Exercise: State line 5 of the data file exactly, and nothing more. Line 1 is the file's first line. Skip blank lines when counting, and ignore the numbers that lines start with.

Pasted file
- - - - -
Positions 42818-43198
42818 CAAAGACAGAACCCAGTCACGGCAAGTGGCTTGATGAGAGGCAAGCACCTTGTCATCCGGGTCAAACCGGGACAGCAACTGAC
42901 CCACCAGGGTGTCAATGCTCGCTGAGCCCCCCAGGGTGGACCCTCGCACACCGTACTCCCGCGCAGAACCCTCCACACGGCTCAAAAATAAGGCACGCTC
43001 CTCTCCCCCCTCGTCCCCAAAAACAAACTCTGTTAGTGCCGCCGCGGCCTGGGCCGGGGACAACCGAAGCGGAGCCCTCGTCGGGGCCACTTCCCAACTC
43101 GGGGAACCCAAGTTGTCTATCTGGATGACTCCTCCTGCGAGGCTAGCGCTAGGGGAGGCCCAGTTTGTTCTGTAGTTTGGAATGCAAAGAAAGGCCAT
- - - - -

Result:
43101 GGGGAACCCAAGTTGTCTATCTGGATGACTCCTCCTGCGAGGCTAGCGCTAGGGGAGGCCCAGTTTGTTCTGTAGTTTGGAATGCAAAGAAAGGCCAT